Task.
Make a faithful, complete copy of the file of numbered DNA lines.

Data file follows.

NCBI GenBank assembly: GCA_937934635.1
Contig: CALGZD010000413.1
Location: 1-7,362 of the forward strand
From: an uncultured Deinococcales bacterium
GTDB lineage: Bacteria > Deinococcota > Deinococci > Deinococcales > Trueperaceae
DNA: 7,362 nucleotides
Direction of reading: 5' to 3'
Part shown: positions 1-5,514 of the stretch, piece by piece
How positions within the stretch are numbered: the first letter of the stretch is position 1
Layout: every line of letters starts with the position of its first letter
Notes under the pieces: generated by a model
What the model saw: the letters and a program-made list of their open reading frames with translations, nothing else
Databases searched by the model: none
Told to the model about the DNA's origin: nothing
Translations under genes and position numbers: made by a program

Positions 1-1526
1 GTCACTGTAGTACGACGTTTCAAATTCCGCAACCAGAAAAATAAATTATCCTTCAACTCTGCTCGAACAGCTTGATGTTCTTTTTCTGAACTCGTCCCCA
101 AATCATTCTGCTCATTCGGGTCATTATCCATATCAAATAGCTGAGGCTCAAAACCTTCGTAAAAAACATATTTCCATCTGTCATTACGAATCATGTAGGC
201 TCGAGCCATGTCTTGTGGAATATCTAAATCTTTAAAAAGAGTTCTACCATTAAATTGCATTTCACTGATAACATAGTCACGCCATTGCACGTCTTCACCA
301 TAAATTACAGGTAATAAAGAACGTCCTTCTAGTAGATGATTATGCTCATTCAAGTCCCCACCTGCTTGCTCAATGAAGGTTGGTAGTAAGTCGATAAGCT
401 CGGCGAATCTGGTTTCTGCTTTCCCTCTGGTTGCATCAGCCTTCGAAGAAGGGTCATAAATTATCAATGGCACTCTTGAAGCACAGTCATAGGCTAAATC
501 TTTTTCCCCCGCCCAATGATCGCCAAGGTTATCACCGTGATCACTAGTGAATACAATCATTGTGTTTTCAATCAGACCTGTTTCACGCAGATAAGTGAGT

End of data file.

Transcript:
NCBI GenBank assembly: GCA_937934635.1
Contig: CALGZD010000413.1
Location: 1-7,362 of the forward strand
From: an uncultured Deinococcales bacterium
GTDB lineage: Bacteria > Deinococcota > Deinococci > Deinococcales > Trueperaceae
DNA: 7,362 nucleotides
Direction of reading: 5' to 3'
Part shown: positions 1-5,514 of the stretch, piece by piece
How positions within the stretch are numbered: the first letter of the stretch is position 1
Layout: every line of letters starts with the position of its first letter
Notes under the pieces: generated by a model
What the model saw: the letters and a program-made list of their open reading frames with translations, nothing else
Databases searched by the model: none
Told to the model about the DNA's origin: nothing
Translations under genes and position numbers: made by a program

Positions 1-1526
1 GTCACTGTAGTACGACGTTTCAAATTCCGCAACCAGAAAAATAAATTATCCTTCAACTCTGCTCGAACAGCTTGATGTTCTTTTTCTGAACTCGTCCCCA
101 AATCATTCTGCTCATTCGGGTCATTATCCATATCAAATAGCTGAGGCTCAAAACCTTCGTAAAAAACATATTTCCATCTGTCATTACGAATCATGTAGGC
201 TCGAGCCATGTCTTGTGGAATATCTAAATCTTTAAAAAGAGTTCTACCATTAAATTGCATTTCACTGATAACATAGTCACGCCATTGCACGTCTTCACCA
301 TAAATTACAGGTAATAAAGAACGTCCTTCTAGTAGATGATTATGCTCATTCAAGTCCCCACCTGCTTGCTCAATGAAGGTTGGTAGTAAGTCGATAAGCT
401 CGGCGAATCTGGTTTCTGCTTTCCCTCTGGTTGCATCAGCCTTCGAAGAAGGGTCATAAATTATCAATGGCACTCTTGAAGCACAGTCATAGGCTAAATC
501 TTTTTCCCCCGCCCAATGATCGCCAAGGTTATCACCGTGATCACTAGTGAATACAATCATTGTGTTTTCAATCAGACCTGTTTCACGCAGATAAGTGAGT